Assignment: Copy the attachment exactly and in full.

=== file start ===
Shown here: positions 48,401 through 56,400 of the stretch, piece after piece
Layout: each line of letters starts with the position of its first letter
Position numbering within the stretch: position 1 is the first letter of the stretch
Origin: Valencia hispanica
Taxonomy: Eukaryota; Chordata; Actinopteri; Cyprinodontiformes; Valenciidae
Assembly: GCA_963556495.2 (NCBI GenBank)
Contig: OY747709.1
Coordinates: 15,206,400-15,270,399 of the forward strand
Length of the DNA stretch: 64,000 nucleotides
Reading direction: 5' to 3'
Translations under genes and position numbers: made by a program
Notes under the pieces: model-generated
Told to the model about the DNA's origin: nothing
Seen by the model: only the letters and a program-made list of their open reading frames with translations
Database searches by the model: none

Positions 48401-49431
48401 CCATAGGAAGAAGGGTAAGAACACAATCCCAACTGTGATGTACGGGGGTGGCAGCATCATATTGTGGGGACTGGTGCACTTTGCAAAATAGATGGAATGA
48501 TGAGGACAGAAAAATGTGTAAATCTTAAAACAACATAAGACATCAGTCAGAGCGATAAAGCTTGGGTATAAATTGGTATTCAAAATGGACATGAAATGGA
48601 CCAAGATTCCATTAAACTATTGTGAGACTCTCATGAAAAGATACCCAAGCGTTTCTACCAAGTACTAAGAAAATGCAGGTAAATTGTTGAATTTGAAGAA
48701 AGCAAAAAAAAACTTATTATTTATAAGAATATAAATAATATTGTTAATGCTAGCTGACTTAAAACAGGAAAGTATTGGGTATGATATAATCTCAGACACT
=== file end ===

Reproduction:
Shown here: positions 48,401 through 56,400 of the stretch, piece after piece
Layout: each line of letters starts with the position of its first letter
Position numbering within the stretch: position 1 is the first letter of the stretch
Origin: Valencia hispanica
Taxonomy: Eukaryota; Chordata; Actinopteri; Cyprinodontiformes; Valenciidae
Assembly: GCA_963556495.2 (NCBI GenBank)
Contig: OY747709.1
Coordinates: 15,206,400-15,270,399 of the forward strand
Length of the DNA stretch: 64,000 nucleotides
Reading direction: 5' to 3'
Translations under genes and position numbers: made by a program
Notes under the pieces: model-generated
Told to the model about the DNA's origin: nothing
Seen by the model: only the letters and a program-made list of their open reading frames with translations
Database searches by the model: none

Positions 48401-49431
48401 CCATAGGAAGAAGGGTAAGAACACAATCCCAACTGTGATGTACGGGGGTGGCAGCATCATATTGTGGGGACTGGTGCACTTTGCAAAATAGATGGAATGA
48501 TGAGGACAGAAAAATGTGTAAATCTTAAAACAACATAAGACATCAGTCAGAGCGATAAAGCTTGGGTATAAATTGGTATTCAAAATGGACATGAAATGGA
48601 CCAAGATTCCATTAAACTATTGTGAGACTCTCATGAAAAGATACCCAAGCGTTTCTACCAAGTACTAAGAAAATGCAGGTAAATTGTTGAATTTGAAGAA
48701 AGCAAAAAAAAACTTATTATTTATAAGAATATAAATAATATTGTTAATGCTAGCTGACTTAAAACAGGAAAGTATTGGGTATGATATAATCTCAGACACT